Aboriginal community night patrol CAAMA image
Night patrol crews from three Central Australian Aboriginal communities have travelled to Alice Springs to assist local authorities during this weekends national AFL game at Traeger Park.
The three night patrols from Yuendumu, Ti Tree and Harts Range are a highly valued service in the Desert Regional Council according to John Gaynor the community service director.
Mr Gaynor says established relationships within the communities allow the night patrols to engage and communicate with country men and women. He went on to acknowledge the efforts of night patrols at other major events such as the Alice Springs show, where their main focus is on the safety of community members.
National Sorry Day commemorations across the country have reflected on the Stolen Generations and the mistreatment of Aboriginal people over the years. Wednesday marked the start of Reconciliation Week…. an important period for Australia as a nation.
The Reconciliation Committee of the Adelaide City Council has worked along side the community since 1997. The committee was formed to engage with the traditional Kaurna people of Adelaide for indigenous guidance and relationship building.
Priscilla Corbell a Council member for the south ward of the Adelaide City Council and a member of the City Council Reconciliation Committee discusses the ongoing efforts toward reconciliation .
A Melbourne based social commentator and blogger is calling for greater recognition of Sorry Day and says it needs to become a central part of the national consciousness.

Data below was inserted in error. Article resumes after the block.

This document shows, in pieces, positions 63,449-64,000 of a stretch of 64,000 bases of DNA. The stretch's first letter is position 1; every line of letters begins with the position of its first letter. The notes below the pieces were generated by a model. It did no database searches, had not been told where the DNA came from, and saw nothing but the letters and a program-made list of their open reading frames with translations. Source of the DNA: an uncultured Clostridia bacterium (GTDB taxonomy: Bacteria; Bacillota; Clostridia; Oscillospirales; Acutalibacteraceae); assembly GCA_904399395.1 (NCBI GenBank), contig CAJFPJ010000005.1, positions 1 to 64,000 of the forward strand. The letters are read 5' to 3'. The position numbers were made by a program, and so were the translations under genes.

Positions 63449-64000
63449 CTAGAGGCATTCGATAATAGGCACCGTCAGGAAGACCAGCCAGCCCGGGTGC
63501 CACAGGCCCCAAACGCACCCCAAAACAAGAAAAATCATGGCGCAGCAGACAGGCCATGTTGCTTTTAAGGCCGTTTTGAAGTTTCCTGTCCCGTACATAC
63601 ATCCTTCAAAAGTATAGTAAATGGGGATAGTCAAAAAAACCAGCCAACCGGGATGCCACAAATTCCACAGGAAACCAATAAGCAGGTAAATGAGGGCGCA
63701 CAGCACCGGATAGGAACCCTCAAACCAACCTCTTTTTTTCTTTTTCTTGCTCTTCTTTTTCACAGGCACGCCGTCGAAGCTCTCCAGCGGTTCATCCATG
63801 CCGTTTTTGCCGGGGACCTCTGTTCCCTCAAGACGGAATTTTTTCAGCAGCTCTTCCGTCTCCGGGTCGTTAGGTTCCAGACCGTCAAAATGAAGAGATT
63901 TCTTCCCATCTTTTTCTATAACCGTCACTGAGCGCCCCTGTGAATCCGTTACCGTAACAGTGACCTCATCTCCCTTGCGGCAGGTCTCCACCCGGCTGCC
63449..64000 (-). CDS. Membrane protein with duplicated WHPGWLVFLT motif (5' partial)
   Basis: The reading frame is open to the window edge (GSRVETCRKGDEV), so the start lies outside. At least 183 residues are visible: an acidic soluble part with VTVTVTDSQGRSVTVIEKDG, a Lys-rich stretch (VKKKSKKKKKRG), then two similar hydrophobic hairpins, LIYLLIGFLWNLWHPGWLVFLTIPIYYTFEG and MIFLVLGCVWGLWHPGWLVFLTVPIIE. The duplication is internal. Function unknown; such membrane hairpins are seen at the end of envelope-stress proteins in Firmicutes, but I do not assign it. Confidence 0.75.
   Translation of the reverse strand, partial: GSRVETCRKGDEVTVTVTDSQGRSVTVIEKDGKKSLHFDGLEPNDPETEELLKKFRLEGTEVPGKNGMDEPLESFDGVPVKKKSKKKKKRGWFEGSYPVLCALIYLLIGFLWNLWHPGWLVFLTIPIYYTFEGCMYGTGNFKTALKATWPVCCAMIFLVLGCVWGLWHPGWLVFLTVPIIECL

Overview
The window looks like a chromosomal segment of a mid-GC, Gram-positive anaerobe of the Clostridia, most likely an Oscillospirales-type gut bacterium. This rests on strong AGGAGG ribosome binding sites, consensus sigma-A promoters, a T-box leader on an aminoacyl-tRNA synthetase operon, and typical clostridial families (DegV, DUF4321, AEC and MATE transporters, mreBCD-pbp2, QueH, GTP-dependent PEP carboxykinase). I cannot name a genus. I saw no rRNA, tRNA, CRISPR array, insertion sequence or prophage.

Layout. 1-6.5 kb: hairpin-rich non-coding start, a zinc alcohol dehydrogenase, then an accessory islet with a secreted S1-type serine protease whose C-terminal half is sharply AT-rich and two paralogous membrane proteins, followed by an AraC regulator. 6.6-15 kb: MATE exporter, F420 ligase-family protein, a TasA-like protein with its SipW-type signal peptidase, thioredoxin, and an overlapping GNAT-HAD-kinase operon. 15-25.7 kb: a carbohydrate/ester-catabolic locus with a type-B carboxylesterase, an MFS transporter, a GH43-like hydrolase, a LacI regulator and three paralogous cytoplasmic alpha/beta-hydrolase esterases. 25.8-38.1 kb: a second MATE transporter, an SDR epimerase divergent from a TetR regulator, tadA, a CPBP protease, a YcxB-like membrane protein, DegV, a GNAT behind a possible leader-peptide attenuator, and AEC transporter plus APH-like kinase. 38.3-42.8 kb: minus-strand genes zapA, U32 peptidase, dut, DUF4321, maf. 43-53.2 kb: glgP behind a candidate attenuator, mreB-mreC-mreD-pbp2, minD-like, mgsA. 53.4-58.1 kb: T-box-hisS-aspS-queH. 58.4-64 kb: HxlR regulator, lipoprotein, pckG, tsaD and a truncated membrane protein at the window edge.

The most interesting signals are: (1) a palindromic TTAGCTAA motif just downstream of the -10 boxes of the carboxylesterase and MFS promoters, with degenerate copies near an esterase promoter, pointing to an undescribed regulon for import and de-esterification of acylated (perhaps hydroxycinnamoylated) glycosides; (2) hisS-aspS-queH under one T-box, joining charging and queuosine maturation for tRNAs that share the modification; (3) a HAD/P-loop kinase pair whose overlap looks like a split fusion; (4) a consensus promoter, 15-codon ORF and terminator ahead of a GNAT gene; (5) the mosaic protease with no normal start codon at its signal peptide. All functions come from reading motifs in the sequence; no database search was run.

Celeste Liddle …. Indigenous organiser for the National Tertiary Education Union, says many Australians are unaware of the trans-generational impact of forced removal… and that it still affects many families even today.
Ms Liddle told CAAMA that the policies that led to the Stolen Generations are still very much part of what is happening today.
Celeste Liddle sorry day
The chairman of The Journey of Healing South Australia John Browne talks about the stolen generation, being taken at the age of 10 from the Northern Territory. John has spent the last 56 years living and working in Adelaide.
Today marks an important day for Australia with National Sorry Day commemorations across the country reflecting on the stolen generations. John talks to Lorena Walker on Strong Voices.
National Sorry Day carries different meanings for many people across the country. Some use it as a day to reflect on the past, other may use it as a day for looking forward to see what the future may hold while there are many hoping that change will be good for all.
The Warriors of the Aboriginal Resistance have always looked at educating their people and letting them decide what they want to do and to tell us more is one of the members of WAR Boe Spearim.
A new website which offers a range of services is making it easier for Northern Territory communities and agencies to access information about governance and management .